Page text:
Chapter 9 - Entry 6
Mid-June should have been warm and sunny, even in Connecticut. Instead there was a thick cold mist clinging stubbornly to the ground beneath blood-red skies. The sun’s weak, unnatural rays turned the fog’s water vapors into fucked up little rainbows that a kid with too few crayons might draw.
I made coffee and ate light, dreading the task set before me as I stood within the Home surrounded by people who would never wake. Clothes felt coarse and rough against my scars. Soft carpets and rugs tore the soles of my feet to shreds. The scent of unwashed bodies, many having emptied their bladders where they lay, burned my nose and killed the hunger gnawing in my stomach.
A few zombies skulls were introduced to a shovel’s head when I stepped outside. Absolute stillness and silence followed the brief explosion of violence. Each step my bare feet took seemed painfully loud. The soft whisper of fabric from my windbreaker felt as though the earthquakes were beginning again.
The van’s diesel engine nearly made my ears bleed.
I piled the first load of comatose villagers into the back as carefully as I could and drove slowly down the road leading from my forest. Bodies shifted as the van’s big tires dipped into potholes and bounced over fallen branches but no one complained. A zombie disappeared beneath the bumper before I parked a few hundred feet from the spot where asphalt ended and my road began.
Rope. Bodies. Trees. That was my world for several long hours as I made trip after trip to and from the Home. I spaced them out until a lengthy stretch of my road was flanked by sleeping forms on either side. Most were sitting, backs against a tree and held in place by nylon cords tied across their chests. A few stood, makeshift harnesses crossing under armpits to hold them upright.
All slumbered peacefully.
All would eventually die of hunger and lack of water.
I wandered down the road, HK in one hand and a cigarette in the other, and inspected my work. Steam from hot springs moved slowly beyond the treeline and tickled at the feet of my tribe. My people. All arranged like silent roadside watchers of some ghastly parade. The haunted forest vibe was in full swing. Halloween every fucking day.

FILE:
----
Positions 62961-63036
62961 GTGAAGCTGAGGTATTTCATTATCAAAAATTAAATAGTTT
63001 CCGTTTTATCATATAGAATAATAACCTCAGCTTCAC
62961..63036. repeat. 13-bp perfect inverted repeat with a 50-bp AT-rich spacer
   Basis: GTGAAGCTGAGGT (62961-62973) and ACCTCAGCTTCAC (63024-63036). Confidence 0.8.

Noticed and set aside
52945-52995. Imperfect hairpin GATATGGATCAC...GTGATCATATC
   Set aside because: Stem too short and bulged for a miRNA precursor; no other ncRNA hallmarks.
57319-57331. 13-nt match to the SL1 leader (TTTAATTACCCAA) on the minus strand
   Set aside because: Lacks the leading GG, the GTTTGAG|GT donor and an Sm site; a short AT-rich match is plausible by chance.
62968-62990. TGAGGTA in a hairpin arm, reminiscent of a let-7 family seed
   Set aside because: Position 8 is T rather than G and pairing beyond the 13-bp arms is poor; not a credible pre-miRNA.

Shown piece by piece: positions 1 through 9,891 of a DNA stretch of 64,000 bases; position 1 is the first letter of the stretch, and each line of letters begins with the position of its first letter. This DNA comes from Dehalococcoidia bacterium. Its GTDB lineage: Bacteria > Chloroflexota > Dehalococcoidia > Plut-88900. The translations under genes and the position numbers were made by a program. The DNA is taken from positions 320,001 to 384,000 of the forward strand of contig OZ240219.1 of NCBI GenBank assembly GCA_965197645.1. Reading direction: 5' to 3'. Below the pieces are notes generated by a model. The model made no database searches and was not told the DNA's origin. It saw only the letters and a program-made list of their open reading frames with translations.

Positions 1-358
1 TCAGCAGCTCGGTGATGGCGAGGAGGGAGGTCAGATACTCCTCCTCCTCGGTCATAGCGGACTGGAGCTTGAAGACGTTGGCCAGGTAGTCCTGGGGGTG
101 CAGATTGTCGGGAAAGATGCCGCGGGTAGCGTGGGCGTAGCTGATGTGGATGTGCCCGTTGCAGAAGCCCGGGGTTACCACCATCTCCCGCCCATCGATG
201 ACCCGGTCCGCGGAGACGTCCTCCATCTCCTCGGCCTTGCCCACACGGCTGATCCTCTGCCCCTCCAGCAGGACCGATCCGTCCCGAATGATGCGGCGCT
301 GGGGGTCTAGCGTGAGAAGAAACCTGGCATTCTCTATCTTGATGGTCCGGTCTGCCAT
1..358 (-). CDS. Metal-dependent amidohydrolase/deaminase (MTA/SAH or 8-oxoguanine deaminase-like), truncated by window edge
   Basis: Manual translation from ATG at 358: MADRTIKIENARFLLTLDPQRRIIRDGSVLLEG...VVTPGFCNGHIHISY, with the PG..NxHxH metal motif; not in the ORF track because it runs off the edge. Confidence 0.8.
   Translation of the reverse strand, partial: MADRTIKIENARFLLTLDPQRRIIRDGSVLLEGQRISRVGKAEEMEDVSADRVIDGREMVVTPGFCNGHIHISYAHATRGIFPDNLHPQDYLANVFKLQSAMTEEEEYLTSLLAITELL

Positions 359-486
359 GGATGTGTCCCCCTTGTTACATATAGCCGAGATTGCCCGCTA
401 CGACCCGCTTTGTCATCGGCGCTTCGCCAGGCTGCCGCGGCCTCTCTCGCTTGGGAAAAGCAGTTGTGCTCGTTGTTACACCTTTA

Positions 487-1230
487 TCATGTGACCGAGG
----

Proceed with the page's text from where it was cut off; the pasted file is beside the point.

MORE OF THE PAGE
Hope and Molly were the only ones absent from the freakshow. They’d get graves.
I picked a spot beneath a huge, twisted and gnarled tree that sat near the Home. I’d be able to look out the kitchen window and see it every morning. Shovel met dirt for a few hours as I dug two deep holes. Lunch met queasy stomach after that.
The villagers had gathered a lot of clothing in those first few days before the zombies noticed them again. I picked a black, silky dress and struggled to get it onto Molly’s body after I’d given her a long, gentle bath. Silk sticks to damp skin. She’d never worn makeup while we were together so I left her face alone. A little gel styled her hair the way she liked. I left her feet bare.
Though I cared greatly for Hope, I didn’t bother to give her the same treatment. Instead I wrapped her in a homemade quilt someone had scavenged. Her red locks peeked out of the top in wild, untamed curls. Dark freckles stood out in sharp contrast to the yellow skin surrounding them.
The mist had mostly burned away by late afternoon as I sat outside with Molly and Hope. Their heads were in my lap, bodies laid out on white sheets spread over dying grass. Both slept peacefully, chests rising and falling slowly as my own threatened to explode.
“I can’t watch you starve to death. I can’t risk it if you can still feel what’s happening to your bodies.” My hands trembled as they settled over both mouths and noses. “I won’t let you suffer.”
Thumbs and forefingers pinched nostrils shut while scarred palms made tight seals over warm lips.
“Just go to sleep.”